Plans to ask rape victims to hand over their mobile phones could be torn up after a furious backlash from victims and campaigners.
In a major climbdown, police chiefs are reviewing the proposal for a 'digital strip search' allowing detectives to trawl through victims' texts, emails, photos and social media.
It comes five days after the National Police Chiefs Council (NPCC) launched the 'consent form' giving access to phone data, with guidance telling victims they must hand over their mobiles or risk their attacker going free.
Nick Ephgrave, the NPCC lead for criminal justice, told the Daily Mail he is 'happy to revise' the plan and is meeting policing minister Nick Hurd to review the 'digital device extraction' form.
Victims and campaigners like Carrie Symonds (pictured) have slammed the controversial plans which would allow police to trawl through photos, social media and texts of rape victims
Meanwhile, the NPCC, Crown Prosecution Service and College of Policing have also written to victims' groups asking if improvements can be made to the way investigators handle victims' and witnesses' data.
On Monday, Mr Ephgrave and Director of Public Prosecutions Max Hill QC said a new 'digital extraction' consent form had been signed off by police chiefs to standardise the way officers request mobile phone data from those alleging rape, sexual assault and other offences.
Victims are asked to hand over phones and other digital devices such as laptops, and warned: 'If you refuse permission for the police to investigate, or for the prosecution to disclose material which would enable the defendant to have a fair trial, then it may not be possible for the investigation or prosecution to continue.'
It prompted an avalanche of criticism from MPs and victims who likened it to a 'digital witch hunt'. The former head of Scotland Yard Lord Hogan-Howe said it was a 'backward step' that would deter victims from coming forward.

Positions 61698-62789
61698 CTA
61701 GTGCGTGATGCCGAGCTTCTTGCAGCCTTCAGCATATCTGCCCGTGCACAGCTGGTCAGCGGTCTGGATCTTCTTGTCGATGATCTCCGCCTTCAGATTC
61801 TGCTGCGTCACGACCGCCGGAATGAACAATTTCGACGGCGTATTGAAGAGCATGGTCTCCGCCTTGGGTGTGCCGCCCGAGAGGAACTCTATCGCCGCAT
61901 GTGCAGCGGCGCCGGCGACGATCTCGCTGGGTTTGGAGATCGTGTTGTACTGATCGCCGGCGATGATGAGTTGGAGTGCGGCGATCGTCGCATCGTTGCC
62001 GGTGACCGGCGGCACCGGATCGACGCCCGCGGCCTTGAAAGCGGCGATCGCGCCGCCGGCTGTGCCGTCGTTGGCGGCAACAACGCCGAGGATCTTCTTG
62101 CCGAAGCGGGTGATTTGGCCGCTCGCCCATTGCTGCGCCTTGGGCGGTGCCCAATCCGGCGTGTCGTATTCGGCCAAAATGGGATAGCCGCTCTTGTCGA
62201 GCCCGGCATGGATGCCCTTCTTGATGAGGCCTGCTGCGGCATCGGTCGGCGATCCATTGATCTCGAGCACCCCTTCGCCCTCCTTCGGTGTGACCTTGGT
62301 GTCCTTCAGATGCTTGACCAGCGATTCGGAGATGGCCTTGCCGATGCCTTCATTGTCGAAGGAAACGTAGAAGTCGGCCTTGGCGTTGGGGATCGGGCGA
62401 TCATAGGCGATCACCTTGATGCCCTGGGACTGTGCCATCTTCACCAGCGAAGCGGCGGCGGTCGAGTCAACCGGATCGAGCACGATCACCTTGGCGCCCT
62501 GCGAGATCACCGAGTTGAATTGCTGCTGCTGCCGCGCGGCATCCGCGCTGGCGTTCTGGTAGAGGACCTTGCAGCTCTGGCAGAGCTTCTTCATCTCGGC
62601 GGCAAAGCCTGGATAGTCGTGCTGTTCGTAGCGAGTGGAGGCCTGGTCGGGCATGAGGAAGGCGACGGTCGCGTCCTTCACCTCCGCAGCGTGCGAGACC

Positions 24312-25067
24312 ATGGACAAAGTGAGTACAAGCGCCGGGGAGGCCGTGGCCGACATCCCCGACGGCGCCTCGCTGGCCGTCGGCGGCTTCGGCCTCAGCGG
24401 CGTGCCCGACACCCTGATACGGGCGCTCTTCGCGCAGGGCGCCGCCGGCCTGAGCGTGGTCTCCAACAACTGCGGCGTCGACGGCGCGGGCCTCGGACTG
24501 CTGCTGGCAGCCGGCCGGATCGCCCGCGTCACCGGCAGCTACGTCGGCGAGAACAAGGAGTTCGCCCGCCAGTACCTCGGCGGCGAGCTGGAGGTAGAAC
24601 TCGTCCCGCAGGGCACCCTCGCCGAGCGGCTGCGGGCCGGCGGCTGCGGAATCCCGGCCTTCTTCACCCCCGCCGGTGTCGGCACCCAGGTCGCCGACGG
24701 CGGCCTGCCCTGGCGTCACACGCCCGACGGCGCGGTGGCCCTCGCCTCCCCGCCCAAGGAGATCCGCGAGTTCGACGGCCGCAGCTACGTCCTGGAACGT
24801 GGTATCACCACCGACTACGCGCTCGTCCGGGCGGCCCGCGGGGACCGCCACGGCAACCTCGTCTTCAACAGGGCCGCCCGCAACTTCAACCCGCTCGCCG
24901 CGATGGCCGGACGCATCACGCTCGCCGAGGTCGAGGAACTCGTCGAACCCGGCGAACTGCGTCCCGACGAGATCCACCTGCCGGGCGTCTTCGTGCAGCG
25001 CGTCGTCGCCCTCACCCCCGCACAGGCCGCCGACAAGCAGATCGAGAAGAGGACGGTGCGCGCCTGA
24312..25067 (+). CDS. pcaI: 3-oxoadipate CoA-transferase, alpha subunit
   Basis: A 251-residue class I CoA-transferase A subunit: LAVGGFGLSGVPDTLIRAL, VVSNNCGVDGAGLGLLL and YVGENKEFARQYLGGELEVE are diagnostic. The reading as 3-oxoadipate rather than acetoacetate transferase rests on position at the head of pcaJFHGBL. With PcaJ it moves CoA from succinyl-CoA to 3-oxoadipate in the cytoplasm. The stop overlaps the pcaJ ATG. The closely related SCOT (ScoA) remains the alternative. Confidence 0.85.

Nick Ephgrave, the NPCC lead for criminal justice, now says that he is 'happy to revise' the plan
Yesterday Mr Ephgrave, Metropolitan Police assistant commissioner, said he was listening to victims' concerns, adding: 'We are very happy to revise this.
'We will continue to engage with interested parties to actively consider how it might be improved, although it has been given to forces in its current format.'
A Hollywood actress called on women to join her legal against police yesterday as she revealed that officers dropped her sexual assault claim because she refused to hand over her phone.
The 40-year-old, who is mounting a legal challenge to the new consent forms, claims she was assaulted by a friend on a night out in East London.
When she went to the Metropolitan Police, she was asked for phone and Facebook messages between her and the suspect, which she was happy to provide. But when detectives asked her to hand over her entire phone record she refused.
‘Even criminals do not have to give over their phone to police,’ she said. ‘I was concerned at how information on my phone could be twisted to humiliate and discredit me.’
When her alleged attacker was asked to provide his phone, he refused. Last month officers told her they were closing the case on the basis that she did not want to hand over her entire phone contents.